In the actual second engagement Leach could not have "pressed harder" than he did. He brought his ship into action at extreme range and then turned to close the range, wooding his aft turret in the process. The result was Bismarck, with shells falling nearby or even straddling (if Norfolk's observation was correct) and unable to effectively reply because of the reflection of the sun's glare on the water (and with the Prinz successfully on her way), turned away and withdrew westward - precisely what the British did not want. So why drive her further west, away from the approaching Tovey, by continuing to engage? Wake-Walker naturally ordered PoW to cease fire.

Norfolk was, at the time, on PoW's starboard quarter and there is a photo (below) taken from her showing PoW firing a salvo (this was initially erroneously thought to be Hood taken from PoW - so ignore the incorrect captions). It's published in Iain Ballantyne's "Killing the Bismarck".

Image
Qui invidet minor est - He who envies is the lesser man

alecsandros
Senior Member
Posts: 4349
Joined: Wed Oct 14, 2009 2:33 pm
Location: Bucharest, Romania

Re: POW Gets Her Turrets Working Again

Post by alecsandros » Wed Mar 20, 2013 1:41 pm

paulcadogan wrote:Not just an assumption - that is what Tovey wanted - regardless of what Churchill AND the Admiralty thought. (Recall that the Admiralty signalled Wake-Walker as to his "intentions regarding Prince of Wales re-engaging". Tovey was not too pleased by that "intrusion".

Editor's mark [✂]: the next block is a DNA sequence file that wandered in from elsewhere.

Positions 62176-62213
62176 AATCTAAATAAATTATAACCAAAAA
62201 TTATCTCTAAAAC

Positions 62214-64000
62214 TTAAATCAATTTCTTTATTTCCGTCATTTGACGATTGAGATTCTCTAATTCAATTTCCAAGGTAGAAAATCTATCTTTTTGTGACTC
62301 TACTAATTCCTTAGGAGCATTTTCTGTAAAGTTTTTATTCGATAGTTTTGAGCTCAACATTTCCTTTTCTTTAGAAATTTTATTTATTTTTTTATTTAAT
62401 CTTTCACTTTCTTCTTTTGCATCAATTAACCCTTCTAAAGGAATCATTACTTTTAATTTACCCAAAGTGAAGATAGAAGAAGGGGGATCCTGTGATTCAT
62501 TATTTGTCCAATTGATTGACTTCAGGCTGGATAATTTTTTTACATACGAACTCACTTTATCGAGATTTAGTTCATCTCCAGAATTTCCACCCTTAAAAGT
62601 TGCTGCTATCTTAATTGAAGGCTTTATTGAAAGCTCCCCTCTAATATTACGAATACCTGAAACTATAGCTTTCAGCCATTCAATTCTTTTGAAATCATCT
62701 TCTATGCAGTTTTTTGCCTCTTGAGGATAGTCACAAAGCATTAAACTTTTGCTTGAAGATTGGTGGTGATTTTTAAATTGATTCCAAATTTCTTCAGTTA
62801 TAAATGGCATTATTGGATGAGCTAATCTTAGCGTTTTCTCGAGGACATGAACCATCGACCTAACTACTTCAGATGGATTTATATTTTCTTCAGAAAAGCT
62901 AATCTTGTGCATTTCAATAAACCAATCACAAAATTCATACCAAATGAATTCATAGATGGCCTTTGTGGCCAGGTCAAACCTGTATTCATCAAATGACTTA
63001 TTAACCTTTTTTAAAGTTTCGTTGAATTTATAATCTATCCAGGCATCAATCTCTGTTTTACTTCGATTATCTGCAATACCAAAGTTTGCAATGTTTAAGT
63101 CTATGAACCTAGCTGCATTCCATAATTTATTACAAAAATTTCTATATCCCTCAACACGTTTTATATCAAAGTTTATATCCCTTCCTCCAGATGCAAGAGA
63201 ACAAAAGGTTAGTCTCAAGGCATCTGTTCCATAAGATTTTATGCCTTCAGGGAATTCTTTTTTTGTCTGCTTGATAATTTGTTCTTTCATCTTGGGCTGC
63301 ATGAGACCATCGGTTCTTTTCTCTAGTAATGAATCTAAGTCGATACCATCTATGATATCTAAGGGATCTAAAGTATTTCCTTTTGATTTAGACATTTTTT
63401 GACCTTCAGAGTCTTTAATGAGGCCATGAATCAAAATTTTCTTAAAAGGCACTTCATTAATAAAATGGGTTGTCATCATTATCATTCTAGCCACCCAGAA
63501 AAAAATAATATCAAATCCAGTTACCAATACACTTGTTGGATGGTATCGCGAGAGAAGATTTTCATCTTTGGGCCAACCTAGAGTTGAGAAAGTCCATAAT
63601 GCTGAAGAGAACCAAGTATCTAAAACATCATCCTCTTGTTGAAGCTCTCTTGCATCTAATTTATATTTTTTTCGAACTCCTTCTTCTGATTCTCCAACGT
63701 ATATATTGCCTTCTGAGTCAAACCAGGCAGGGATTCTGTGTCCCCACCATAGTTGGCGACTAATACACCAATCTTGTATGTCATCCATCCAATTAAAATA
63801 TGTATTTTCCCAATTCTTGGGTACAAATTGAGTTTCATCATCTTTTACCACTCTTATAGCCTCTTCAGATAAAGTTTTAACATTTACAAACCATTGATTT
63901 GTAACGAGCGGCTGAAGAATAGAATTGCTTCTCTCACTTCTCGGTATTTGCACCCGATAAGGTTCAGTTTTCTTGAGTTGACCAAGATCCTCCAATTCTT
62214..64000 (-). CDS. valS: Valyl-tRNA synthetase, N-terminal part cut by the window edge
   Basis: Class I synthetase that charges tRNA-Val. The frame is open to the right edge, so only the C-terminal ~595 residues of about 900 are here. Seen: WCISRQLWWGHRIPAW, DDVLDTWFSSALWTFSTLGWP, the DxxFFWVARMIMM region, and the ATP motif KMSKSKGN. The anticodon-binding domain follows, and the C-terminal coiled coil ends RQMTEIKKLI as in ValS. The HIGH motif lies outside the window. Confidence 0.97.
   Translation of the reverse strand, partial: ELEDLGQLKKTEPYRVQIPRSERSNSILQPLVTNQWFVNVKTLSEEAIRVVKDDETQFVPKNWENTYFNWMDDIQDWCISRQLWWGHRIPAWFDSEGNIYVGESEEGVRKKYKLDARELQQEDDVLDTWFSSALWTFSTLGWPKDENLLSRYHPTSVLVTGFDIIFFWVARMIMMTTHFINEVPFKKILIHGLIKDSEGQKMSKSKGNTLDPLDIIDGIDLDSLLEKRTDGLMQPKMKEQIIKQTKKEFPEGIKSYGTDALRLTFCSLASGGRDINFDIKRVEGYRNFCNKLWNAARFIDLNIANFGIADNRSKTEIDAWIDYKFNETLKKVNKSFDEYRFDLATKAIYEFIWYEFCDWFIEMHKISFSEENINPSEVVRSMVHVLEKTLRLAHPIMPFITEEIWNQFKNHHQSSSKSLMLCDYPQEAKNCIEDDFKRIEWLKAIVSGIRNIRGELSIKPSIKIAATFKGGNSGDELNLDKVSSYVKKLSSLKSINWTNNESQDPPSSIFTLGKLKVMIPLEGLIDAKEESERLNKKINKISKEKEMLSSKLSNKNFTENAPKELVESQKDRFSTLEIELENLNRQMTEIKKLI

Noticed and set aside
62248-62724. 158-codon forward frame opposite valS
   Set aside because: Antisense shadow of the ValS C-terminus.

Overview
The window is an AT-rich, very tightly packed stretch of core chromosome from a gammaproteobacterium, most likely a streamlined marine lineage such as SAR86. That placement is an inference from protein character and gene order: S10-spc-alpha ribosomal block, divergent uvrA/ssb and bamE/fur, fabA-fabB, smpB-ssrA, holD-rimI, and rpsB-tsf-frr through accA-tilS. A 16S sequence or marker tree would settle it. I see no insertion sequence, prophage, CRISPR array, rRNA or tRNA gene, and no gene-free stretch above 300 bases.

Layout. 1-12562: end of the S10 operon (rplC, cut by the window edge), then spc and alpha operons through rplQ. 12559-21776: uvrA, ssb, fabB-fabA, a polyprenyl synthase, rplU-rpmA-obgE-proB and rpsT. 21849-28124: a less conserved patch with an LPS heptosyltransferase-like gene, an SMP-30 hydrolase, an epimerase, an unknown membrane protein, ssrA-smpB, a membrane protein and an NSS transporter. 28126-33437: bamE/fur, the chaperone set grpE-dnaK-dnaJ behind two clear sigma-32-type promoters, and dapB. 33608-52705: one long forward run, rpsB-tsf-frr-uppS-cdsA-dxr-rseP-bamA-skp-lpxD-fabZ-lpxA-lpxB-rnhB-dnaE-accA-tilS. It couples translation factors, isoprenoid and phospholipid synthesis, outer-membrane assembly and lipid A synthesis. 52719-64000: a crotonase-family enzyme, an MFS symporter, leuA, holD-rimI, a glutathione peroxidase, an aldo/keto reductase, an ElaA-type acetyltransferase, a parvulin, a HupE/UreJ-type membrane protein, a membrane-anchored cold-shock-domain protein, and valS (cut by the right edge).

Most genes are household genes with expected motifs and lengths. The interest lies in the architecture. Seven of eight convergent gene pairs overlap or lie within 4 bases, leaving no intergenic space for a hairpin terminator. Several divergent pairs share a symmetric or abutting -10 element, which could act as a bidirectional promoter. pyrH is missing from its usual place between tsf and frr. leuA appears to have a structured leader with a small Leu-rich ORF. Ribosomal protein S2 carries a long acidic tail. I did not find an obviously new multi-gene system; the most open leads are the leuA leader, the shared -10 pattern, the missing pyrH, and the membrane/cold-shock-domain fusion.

The interception of Bismarck by Tovey's force - which, once combined with Wake-Walker's force should have the capability to overwhelm the Germans - was heavily dependent on Suffolk's shadowing. Another engagement could result in damage which might eliminate that capability and result in the Germans escaping.
Perhaps necessities changed between the 2 engagements...
Initialy, PoW and Hood should have sunk Bismarck, but after the unfortunate turn of events, the more rational decision was to shadow the enemy while waiting for stronger forces to tighten the loop...

User avatar
paulcadogan
Senior Member
Posts: 1100
Joined: Sun Jul 16, 2006 4:03 am
Location: Kingston, Jamaica

Re: POW Gets Her Turrets Working Again

Post by paulcadogan » Wed Mar 20, 2013 6:45 pm

Yup...British hopes and expectations were dashed....

For those who haven't seen the photo before, just to give the correct captions -

From left to right on top:

"Break in superstructure" (wrong) = stern of PoW
"Aft gunnery director" (wrong) = Y-turret (with UP launchers clearly visible) trained on a forward starboard bearing
Mainmast (correct)
Jet of fire" (wrong) = smoke plume from aft funnel
"Smoke from earlier salvo of A & B guns" (wrong) = smoke from Y-turret firing
" Smoke from salvo of A & B guns (basically correct - may be just from one of them)

From left to right, bottom:

"X-turret" (wrong! They were really stretching it!!) - wave adjacent to wake
"Break in superstructure" ( correct - bulk of the tower bridge )
"Stem" (correct)

Here's a reconstruction to show that all that makes sense!
Attachments
PoW model - shooting at Bismarck.jpg
Reconstruction of photo using a 1/700 scale PoW model and Paint
PoW model - shooting at Bismarck.jpg (138.2 KiB) Viewed 2117 times
Qui invidet minor est - He who envies is the lesser man

Post Reply